The Human Cost of a Management Failure: Organizational Downsizing at General Hospital

By Seth Allcorn; Howell S.Baum et al. | Go to book overview

Chapter 5

The Second Set of Interviews

VAL KASMAN, FEBRUARY 9, 1994

My title, job, and direct reports are the same. I still report to Jacob. I have a lower number of employees. We RIF’d 80 FTEs, and there has been significant attrition since.

I’ve heard that SPC is looking at our positions and I suspect one or more of us will be asked to leave. They might also change my role or I could have the same role but different departments and responsibilities. Above me, the new Director will change things. Jacob could move up or perhaps out. Below me, staff could go or there could be a change in their responsibilities. We aren’t keyed into the process. I don’t know what will happen.

Many of my staff may not be reporting to me or they may be asked to leave. There is a tremendous level of anxiety among the department managers. Jacob might be promoted or asked to leave by the new Director. He might leave voluntarily. His job might be reorganized into a new role. He’s probably stressed about all of this.

The biggest issue is attrition; there is an intense review process before the positions are even brought forward for approval. In the departments, we are looking at reorganizing and flattening. We are also reassigning workloads to cover for vacancies I haven’t filled. We are evaluating product and drugs costs, TQM, and operations improvement.

We’ve done a very good job on the labor budget; it’s cut to a minimum. We are looking at restructuring. That’s positive; everyone is really really looking. They understand they won’t get anything unless they need it. We have improved cost containment. On the negative side, there is lots of stress; people are taking on more work. The department managers see the stress in their staffs and they are taking on their own extra work. There is a lot of tension and anxiety. There is a lot of resentment toward administrators and Dr. Maggiano and Dr. Lewin.

-81-

Notes for this page

Add a new note
If you are trying to select text to create highlights or citations, remember that you must now click or tap on the first word, and then click or tap on the last word.
One moment ...
Default project is now your active project.
Project items

Items saved from this book

This book has been saved
Highlights (0)
Some of your highlights are legacy items.

Highlights saved before July 30, 2012 will not be displayed on their respective source pages.

You can easily re-create the highlights by opening the book page or article, selecting the text, and clicking “Highlight.”

Citations (0)
Some of your citations are legacy items.

Any citation created before July 30, 2012 will labeled as a “Cited page.” New citations will be saved as cited passages, pages or articles.

We also added the ability to view new citations from your projects or the book or article where you created them.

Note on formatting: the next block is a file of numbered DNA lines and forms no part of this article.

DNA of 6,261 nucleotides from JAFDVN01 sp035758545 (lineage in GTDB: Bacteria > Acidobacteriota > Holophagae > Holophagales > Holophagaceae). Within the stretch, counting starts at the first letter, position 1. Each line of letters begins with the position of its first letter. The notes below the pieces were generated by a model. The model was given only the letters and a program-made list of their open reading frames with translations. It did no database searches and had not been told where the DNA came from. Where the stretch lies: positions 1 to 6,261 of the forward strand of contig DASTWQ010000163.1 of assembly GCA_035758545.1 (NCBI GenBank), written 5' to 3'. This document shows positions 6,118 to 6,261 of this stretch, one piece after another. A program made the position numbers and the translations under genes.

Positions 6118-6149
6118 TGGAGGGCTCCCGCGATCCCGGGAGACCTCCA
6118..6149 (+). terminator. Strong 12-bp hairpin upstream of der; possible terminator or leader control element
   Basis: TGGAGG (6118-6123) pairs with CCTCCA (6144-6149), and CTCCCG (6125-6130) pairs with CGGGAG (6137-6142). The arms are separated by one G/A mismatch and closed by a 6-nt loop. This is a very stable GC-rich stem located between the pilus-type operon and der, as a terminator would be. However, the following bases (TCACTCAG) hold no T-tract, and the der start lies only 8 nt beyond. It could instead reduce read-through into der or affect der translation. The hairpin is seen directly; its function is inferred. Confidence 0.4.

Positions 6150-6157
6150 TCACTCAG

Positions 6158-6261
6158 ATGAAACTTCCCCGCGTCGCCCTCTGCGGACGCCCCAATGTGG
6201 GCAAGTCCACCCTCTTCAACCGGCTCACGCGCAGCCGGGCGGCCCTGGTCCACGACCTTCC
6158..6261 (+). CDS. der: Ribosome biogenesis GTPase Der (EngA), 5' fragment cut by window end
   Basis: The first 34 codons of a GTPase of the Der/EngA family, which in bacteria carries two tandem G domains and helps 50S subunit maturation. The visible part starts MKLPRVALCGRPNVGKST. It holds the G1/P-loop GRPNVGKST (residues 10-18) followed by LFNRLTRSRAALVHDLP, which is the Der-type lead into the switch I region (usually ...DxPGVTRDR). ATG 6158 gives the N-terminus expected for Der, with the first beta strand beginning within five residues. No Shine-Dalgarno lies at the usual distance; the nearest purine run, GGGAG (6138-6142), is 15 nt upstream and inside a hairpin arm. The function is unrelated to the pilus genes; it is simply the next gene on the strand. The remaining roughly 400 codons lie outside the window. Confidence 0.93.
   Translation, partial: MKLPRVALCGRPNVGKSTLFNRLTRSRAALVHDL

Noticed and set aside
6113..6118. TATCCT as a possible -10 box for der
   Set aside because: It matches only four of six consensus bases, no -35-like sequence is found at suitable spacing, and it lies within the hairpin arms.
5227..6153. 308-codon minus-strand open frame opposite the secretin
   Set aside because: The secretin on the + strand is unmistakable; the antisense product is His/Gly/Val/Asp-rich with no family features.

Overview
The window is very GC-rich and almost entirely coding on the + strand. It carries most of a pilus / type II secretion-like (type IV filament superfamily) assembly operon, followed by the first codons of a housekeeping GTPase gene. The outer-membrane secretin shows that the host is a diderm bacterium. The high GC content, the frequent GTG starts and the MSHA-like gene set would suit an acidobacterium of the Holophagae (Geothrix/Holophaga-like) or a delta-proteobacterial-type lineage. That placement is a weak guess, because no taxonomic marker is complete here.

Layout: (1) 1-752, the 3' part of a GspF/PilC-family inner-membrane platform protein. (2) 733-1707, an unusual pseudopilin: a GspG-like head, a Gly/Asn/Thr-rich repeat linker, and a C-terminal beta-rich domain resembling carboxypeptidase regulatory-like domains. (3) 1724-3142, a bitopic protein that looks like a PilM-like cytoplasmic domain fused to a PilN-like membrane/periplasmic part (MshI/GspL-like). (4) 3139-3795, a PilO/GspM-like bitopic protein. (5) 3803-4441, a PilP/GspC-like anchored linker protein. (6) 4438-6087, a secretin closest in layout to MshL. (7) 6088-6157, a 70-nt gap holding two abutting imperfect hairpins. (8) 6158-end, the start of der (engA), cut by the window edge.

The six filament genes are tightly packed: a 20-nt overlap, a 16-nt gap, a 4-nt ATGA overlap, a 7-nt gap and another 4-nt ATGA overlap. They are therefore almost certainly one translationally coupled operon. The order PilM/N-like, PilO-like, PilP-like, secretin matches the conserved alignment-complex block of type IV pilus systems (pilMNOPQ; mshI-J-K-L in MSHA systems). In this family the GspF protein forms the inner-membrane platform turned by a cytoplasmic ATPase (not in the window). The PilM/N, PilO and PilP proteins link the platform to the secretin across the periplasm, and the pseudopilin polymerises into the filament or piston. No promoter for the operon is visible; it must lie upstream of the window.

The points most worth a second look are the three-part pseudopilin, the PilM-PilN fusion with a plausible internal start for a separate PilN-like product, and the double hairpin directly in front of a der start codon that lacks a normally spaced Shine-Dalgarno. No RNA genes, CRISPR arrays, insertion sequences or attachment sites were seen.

Notes (0)
Bookmarks (0)

You have no saved items from this book

Project items include:
  • Saved book/article
  • Highlights
  • Quotes/citations
  • Notes
  • Bookmarks
Notes
Cite this page

Cited page

Style
Citations are available only to our active members.
Sign up now to cite pages or passages in MLA, APA and Chicago citation styles.

(Einhorn, 1992, p. 25)

(Einhorn 25)

1

1. Lois J. Einhorn, Abraham Lincoln, the Orator: Penetrating the Lincoln Legend (Westport, CT: Greenwood Press, 1992), 25, http://www.questia.com/read/27419298.

Cited page

Bookmark this page
The Human Cost of a Management Failure: Organizational Downsizing at General Hospital
Table of contents

Table of contents

Settings

Settings

Typeface
Text size Smaller Larger Reset View mode
Search within

Search within this book

Look up

Look up a word

  • Dictionary
  • Thesaurus
Please submit a word or phrase above.
Print this page

Print this page

Why can't I print more than one page at a time?

Full screen
/ 284

matching results for page

Cited passage

Style
Citations are available only to our active members.
Sign up now to cite pages or passages in MLA, APA and Chicago citation styles.

"Portraying himself as an honest, ordinary person helped Lincoln identify with his audiences." (Einhorn, 1992, p. 25).

"Portraying himself as an honest, ordinary person helped Lincoln identify with his audiences." (Einhorn 25)

"Portraying himself as an honest, ordinary person helped Lincoln identify with his audiences."1

1. Lois J. Einhorn, Abraham Lincoln, the Orator: Penetrating the Lincoln Legend (Westport, CT: Greenwood Press, 1992), 25, http://www.questia.com/read/27419298.

Cited passage

Welcome to the new Questia Reader

The Questia Reader has been updated to provide you with an even better online reading experience.  It is now 100% Responsive, which means you can read our books and articles on any sized device you wish.  All of your favorite tools like notes, highlights, and citations are still here, but the way you select text has been updated to be easier to use, especially on touchscreen devices.  Here's how:

1. Click or tap the first word you want to select.
2. Click or tap the last word you want to select.

OK, got it!

Thanks for trying Questia!

Please continue trying out our research tools, but please note, full functionality is available only to our active members.

Your work will be lost once you leave this Web page.

For full access in an ad-free environment, sign up now for a FREE, 1-day trial.

Already a member? Log in now.